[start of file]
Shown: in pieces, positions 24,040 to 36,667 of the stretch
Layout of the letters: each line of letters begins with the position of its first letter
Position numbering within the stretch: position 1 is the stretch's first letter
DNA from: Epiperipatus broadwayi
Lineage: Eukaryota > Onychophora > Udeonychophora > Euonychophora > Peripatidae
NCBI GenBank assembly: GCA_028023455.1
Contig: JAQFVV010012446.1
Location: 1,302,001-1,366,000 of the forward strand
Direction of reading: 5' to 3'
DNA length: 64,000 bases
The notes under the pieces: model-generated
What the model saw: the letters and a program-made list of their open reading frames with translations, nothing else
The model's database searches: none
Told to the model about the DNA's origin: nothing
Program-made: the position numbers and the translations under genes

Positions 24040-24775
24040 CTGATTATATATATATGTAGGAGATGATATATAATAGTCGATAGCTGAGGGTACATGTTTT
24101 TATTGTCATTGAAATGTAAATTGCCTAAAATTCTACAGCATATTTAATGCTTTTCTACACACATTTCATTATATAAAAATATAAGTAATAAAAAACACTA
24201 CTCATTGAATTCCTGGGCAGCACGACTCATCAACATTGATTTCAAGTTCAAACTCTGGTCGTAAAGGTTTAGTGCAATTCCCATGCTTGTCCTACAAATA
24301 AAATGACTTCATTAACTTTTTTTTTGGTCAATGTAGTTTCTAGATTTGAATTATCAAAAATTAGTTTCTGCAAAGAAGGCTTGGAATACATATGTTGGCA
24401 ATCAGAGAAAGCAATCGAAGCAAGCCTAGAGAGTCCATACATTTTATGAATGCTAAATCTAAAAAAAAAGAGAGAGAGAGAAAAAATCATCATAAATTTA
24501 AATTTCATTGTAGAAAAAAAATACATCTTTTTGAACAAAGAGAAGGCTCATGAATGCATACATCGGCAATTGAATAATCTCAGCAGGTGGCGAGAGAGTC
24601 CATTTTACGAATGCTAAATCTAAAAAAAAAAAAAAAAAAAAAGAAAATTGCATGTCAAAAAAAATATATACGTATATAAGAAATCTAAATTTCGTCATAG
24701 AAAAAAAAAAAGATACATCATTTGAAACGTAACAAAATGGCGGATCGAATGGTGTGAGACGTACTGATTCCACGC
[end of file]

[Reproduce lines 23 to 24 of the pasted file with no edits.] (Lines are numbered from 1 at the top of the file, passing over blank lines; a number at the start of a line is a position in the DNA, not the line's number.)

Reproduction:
24601 CATTTTACGAATGCTAAATCTAAAAAAAAAAAAAAAAAAAAAGAAAATTGCATGTCAAAAAAAATATATACGTATATAAGAAATCTAAATTTCGTCATAG
24701 AAAAAAAAAAAGATACATCATTTGAAACGTAACAAAATGGCGGATCGAATGGTGTGAGACGTACTGATTCCACGC